GameStop: the ethics of short sellers
GameStop: the ethics of short sellers
The global media has recently been entranced by a battle between retail traders and hedge funds over the US computer game store, GameStop. It has also shone a light on a practice that makes many people feel uneasy: “short selling”.
To assess the ethics of short-selling, we need to consider the actions of different short sellers rather than short selling as a principle. In general, those actions reflect their motivations, which can be broadly split into four categories:
Stock picking on steroids
The stock picker on steroids search for overvalued stocks or stocks which are facing structural headwinds that are not yet fully reflected in the price. “Shorting” these companies is a more direct way to position for their anticipated fall in value towards more reasonable levels than would be possible in a long-only portfolio.
An area of emerging interest is funds with a sustainability focus which short stocks. Some investors prefer to exclude certain sectors from their portfolios such as tobacco stocks. However, a more extreme approach would be to take an outright short position in these sectors, or in companies with poor (or deteriorating) sustainability credentials more generally.
The activist shorter
Rather than assuming that the market will eventually price companies fairly, the activist shorters seek to force the issue. They often try to maximise publicity on their reasons for believing a company is overvalued. On one level, this can be applauded. The forensic analysis conducted by some short sellers can unearth previously underappreciated issues and in making these public, they can force management to deal with them.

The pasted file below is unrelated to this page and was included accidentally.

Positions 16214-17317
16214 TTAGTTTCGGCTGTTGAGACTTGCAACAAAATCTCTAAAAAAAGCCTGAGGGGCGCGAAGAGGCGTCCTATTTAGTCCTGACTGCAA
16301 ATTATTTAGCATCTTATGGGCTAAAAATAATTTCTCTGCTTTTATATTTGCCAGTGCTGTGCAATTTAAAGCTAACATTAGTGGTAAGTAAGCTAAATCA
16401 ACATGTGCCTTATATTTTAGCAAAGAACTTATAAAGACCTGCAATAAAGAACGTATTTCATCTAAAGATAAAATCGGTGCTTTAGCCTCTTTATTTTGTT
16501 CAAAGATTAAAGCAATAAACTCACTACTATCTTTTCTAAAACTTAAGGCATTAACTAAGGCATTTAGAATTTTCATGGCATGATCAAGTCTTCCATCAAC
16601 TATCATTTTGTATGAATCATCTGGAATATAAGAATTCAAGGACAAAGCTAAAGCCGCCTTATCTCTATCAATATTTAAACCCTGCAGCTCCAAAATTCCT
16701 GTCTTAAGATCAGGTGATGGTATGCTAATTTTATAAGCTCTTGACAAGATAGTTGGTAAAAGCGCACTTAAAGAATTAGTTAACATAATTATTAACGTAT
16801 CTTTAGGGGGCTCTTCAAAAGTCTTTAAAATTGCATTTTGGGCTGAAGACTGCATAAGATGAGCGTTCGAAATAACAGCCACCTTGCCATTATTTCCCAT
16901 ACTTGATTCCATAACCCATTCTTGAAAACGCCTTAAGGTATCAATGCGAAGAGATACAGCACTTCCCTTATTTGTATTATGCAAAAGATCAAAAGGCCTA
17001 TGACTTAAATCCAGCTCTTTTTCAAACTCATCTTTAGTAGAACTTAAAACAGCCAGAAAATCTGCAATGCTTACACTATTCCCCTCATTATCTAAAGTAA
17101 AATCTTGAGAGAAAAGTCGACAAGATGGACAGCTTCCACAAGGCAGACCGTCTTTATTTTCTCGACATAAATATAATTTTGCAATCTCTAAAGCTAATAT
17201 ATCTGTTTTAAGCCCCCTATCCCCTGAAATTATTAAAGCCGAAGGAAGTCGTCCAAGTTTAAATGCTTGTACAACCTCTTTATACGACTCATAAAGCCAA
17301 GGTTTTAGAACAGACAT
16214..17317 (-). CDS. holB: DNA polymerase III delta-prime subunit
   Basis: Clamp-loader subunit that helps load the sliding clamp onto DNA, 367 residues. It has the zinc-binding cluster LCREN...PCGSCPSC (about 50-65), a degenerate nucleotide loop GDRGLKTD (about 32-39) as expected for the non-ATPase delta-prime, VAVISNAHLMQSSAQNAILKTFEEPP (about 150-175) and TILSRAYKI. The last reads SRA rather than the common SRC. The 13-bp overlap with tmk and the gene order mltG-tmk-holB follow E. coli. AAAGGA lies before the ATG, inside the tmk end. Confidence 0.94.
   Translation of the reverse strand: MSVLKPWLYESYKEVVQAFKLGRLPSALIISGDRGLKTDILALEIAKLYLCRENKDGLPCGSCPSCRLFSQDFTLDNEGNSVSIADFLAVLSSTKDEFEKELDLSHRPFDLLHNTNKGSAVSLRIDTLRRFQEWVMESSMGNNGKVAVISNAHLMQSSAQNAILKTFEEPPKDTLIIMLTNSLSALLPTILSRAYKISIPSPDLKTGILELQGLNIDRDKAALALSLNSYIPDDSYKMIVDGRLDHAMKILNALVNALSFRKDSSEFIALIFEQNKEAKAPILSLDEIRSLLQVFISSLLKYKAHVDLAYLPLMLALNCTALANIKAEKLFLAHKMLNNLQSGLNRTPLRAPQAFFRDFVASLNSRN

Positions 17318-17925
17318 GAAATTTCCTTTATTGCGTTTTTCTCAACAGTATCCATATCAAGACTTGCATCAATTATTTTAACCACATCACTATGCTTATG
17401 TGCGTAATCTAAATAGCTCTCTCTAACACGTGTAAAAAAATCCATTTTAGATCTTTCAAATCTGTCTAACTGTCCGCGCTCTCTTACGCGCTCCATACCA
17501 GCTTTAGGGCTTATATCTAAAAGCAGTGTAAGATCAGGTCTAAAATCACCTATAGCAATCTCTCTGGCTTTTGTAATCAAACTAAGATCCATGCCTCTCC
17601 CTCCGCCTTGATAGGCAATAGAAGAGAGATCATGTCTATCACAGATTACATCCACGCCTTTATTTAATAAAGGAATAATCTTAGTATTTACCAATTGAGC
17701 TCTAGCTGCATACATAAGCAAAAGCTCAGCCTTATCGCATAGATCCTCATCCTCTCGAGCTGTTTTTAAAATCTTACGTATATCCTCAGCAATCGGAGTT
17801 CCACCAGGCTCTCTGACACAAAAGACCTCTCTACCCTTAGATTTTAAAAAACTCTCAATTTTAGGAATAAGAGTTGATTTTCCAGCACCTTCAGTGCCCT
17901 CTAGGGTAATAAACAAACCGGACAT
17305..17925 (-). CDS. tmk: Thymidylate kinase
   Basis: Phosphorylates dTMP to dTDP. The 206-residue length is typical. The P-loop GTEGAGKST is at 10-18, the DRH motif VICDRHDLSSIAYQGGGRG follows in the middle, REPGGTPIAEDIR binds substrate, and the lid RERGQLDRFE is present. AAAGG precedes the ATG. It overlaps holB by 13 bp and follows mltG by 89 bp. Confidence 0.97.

However, the more extreme activist shorters are the ones that give the practice a bad name. Some have been guilty of spreading unfounded and malicious rumours in the press, a consequence of which is that they can earn a profit on their trade but push otherwise healthy companies into financial difficulties. Even if these companies manage to prove the accusations false, the short seller may be long gone by that stage, having booked a profit on their trade and left a trail of devastation in their wake.
The risk manager
These people use shorting to control risk in their portfolios and express their views on particular stocks in as pure a way as possible. Let’s say an investor wants to express a positive view on a particular stock relative to the market. One way to do this would be to buy the stock. However, then, if the market falls, that stock could fall too. If it falls by less than the market the original thesis would be proven correct but that would have been somewhat irrelevant as it would have been swamped by the decline in the broader market.
One way to avoid this is to buy the stock while also taking out a short futures position on the market. Then the return would be the difference in return for the individual stock and the market. In our example above, the trade could yield a profit, even in a declining equity market. Shorting allows a cleaner expression of a view on a particular stock or sector while also reducing volatility and risk of loss. The approach does not affect the health of individual companies, is typically low profile and doesn’t raise ethical concerns in our view.
The emotionally-detached trend follower
The trend follower seeks to profit from trends in markets, buying when markets are rising and shorting when they are falling. These strategies are normally highly quantitative and systematic in nature, powered by powerful computer algorithms. Their emotionally detached nature means they cannot be accused of attempting to drive down prices. It is all about maths.
An unfair reputation
In summary, short selling has an unfairly bad reputation. Rather than avoiding the practice, investors, especially those who are more ethically minded, should ensure they understand its potential uses in a strategy and how its practitioners intend to behave. It can bring about significant benefits, both to investment performance and standards of corporate governance. Some short sellers are unethical but short selling itself is not.
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